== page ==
By RICARDO WELLS
Tribune Staff Reporter
DESPITE "misstatements" made during his confirmation hearing before a United States Senate committee this week, Foreign Affairs Minister Darren Henfield said yesterday he is still "enthused" by the opportunity to work with the nominee for United States ambassador to The Bahamas, Doug Manchester.
In an interview with The Tribune on Thursday, Mr Henfield called for "understanding and reasoning" in the wake of Mr Manchester's controversial comments when he called The Bahamas a "protectorate" of the US earlier this week.
Mr Henfield insisted that while he was "caught off guard" by the comments, he opted to "look at the full specs" during Mr Manchester's extended Senate hearing Wednesday.
Responding to questions by New Jersey Democratic Senator Bob Menendez, a member of the US Senate Foreign Relations Committee, Mr Manchester suggested that the United States views The Bahamas, "for all intents and purposes" as a "protectorate".
Those comments received immediate push back from former Foreign Affairs Minister and current Leader of Opposition Business in the Senate Fred Mitchell, who slammed them as "patently offensive".
Senator Mitchell, in a statement Wednesday evening, demanded Mr Henfield address the comments and clarify whether the FNM minister accepted the claims as a part of the Minnis administration's foreign policy.
"A protectorate is an instrument of colonialism," the former Fox Hill MP affirmed. "Is this now the intention of the United States?"
"We have a moral right to exist and the right to our way of life and to self-determination. Our size and lack of world power does not negative those rights," he added.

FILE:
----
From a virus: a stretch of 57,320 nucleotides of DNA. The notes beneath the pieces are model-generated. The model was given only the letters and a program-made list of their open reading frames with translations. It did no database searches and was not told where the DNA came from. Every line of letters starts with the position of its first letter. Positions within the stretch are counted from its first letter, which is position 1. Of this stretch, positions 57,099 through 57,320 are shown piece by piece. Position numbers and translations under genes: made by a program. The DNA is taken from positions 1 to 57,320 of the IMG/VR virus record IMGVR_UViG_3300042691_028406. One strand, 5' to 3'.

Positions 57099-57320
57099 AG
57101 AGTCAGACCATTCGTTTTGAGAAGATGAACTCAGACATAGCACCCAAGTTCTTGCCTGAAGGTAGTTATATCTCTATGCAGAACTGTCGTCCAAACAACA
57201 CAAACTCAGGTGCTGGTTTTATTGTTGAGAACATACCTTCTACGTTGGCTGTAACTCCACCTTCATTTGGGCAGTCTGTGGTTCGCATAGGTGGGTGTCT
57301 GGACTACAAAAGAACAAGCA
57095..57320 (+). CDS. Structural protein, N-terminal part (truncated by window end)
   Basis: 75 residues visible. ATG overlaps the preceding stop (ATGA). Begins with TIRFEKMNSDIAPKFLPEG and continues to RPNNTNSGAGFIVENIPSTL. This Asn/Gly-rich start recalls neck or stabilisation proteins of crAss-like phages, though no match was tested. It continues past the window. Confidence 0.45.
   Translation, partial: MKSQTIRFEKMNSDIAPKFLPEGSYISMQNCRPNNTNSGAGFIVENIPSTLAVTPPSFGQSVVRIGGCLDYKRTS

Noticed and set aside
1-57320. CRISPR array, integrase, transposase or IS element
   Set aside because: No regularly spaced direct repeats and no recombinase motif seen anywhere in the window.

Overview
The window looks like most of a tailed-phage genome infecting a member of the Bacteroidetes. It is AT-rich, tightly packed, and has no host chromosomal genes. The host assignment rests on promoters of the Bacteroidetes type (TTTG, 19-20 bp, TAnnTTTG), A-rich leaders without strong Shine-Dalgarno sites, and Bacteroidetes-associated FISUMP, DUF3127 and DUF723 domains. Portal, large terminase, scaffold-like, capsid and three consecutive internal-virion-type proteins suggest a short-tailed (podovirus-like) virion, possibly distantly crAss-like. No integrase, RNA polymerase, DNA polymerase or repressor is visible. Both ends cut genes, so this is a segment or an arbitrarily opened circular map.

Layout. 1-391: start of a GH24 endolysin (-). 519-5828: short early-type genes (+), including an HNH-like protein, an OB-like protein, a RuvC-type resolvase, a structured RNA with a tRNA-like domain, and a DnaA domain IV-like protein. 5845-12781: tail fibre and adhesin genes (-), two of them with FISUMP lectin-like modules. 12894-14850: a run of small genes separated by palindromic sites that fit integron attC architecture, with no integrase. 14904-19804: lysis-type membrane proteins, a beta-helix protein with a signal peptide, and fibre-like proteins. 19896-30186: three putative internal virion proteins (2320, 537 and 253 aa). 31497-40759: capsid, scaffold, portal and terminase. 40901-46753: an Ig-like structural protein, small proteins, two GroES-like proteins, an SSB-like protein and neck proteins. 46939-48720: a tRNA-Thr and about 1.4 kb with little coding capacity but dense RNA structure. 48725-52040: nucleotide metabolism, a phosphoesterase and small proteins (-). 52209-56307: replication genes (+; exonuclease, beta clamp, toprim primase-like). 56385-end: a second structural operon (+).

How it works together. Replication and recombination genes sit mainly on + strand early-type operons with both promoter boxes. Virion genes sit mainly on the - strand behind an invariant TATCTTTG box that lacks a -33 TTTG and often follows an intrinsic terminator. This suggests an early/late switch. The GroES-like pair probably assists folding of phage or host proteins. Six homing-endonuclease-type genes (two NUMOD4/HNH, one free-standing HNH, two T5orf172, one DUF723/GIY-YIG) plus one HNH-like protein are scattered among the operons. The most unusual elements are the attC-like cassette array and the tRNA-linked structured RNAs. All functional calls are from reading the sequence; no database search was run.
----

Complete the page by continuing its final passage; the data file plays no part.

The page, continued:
However, in response Thursday, Mr Henfield said while he expected reaction to Mr Manchester's hearing, he was somewhat puzzled by the "range" of Mr Mitchell's reaction.
"I truly don't know what influenced his mind or thought process. We have a good relationship with the United States and I expect that to continue.
"Misstatements, I didn't see it as nothing more or nothing less. I didn't see it as an attack or as disrespect to the sovereignty of our nation and I didn't think it required such push back as he offered," Mr Henfield said.
"Look at the work done between our two countries over the years. I don't think the ambassador designate is coming here with the intention of infringing on our rights as a nation.
"Let's all settle down and look at everything else he brought up in his hearing. When you look at the full specs of what he said with a level of understanding and reasoning, you would conclude very quickly that this is a man who has respect for the values and achievement of this great country.
"I am enthused by that," he added. "I am looking forward to his confirmation because I think we will work well together and push the US-Bahamas relationship to the next level."
In addition to his "protectorate" comments, Mr Manchester urged more US investment is needed in The Bahamas, noting that it would be the only way to limit Chinese investment.
He also praised existing links between the two countries.